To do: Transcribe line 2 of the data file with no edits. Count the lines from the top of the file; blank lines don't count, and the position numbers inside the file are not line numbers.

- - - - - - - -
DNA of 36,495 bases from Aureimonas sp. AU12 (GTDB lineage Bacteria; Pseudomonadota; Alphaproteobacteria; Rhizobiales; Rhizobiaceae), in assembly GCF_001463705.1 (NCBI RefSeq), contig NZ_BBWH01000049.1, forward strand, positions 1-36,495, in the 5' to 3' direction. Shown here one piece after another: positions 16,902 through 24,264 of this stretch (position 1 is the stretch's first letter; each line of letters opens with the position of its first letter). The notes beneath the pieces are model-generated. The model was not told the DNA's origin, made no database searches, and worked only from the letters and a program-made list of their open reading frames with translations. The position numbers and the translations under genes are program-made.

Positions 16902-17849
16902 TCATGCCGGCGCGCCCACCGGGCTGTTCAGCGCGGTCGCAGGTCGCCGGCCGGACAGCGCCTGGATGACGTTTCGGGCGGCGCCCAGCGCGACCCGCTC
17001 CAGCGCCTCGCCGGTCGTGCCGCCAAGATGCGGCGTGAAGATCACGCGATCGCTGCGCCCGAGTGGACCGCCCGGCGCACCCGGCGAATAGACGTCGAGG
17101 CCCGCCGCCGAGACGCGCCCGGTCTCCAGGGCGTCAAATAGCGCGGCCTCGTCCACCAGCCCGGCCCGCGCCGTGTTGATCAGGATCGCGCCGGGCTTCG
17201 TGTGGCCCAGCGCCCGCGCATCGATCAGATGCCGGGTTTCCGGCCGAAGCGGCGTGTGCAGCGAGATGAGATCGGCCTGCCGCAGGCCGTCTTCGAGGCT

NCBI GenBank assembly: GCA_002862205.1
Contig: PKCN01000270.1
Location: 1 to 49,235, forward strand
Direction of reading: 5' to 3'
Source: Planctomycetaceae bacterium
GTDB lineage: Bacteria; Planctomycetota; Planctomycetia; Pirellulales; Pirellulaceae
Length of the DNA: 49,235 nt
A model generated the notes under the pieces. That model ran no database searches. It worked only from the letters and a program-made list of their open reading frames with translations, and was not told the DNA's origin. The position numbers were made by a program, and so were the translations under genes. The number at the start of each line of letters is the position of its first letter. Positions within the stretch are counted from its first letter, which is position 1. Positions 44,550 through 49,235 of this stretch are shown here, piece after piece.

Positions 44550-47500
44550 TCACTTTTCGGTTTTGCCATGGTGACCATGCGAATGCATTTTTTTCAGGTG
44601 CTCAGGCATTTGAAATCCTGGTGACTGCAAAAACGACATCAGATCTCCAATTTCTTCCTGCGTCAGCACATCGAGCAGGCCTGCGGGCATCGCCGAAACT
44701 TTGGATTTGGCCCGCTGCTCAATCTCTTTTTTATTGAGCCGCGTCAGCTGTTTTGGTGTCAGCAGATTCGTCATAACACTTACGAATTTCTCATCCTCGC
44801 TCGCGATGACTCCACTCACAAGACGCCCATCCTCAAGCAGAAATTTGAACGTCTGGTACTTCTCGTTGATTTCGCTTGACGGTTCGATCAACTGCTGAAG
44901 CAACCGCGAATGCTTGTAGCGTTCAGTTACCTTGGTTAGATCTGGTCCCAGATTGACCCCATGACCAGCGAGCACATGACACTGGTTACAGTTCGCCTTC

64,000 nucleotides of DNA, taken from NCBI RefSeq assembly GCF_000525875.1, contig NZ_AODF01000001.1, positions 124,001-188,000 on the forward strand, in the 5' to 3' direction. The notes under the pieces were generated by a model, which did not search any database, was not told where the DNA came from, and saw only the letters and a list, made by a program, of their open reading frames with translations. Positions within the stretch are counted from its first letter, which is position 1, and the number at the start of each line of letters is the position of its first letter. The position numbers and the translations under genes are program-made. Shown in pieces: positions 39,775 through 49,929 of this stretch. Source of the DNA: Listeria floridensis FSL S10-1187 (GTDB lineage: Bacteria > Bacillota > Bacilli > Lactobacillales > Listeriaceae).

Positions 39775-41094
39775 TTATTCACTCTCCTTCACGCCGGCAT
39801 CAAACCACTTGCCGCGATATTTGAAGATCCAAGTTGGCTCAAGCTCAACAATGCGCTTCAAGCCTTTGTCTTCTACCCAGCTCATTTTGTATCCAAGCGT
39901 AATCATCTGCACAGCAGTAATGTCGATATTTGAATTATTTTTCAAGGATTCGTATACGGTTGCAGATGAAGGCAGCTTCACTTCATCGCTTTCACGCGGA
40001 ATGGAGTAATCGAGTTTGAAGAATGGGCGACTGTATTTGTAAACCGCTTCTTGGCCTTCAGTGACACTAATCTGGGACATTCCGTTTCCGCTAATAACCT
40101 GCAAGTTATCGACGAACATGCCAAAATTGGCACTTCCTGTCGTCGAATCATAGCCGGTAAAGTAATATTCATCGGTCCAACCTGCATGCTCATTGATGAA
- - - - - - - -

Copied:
Positions 16902-17849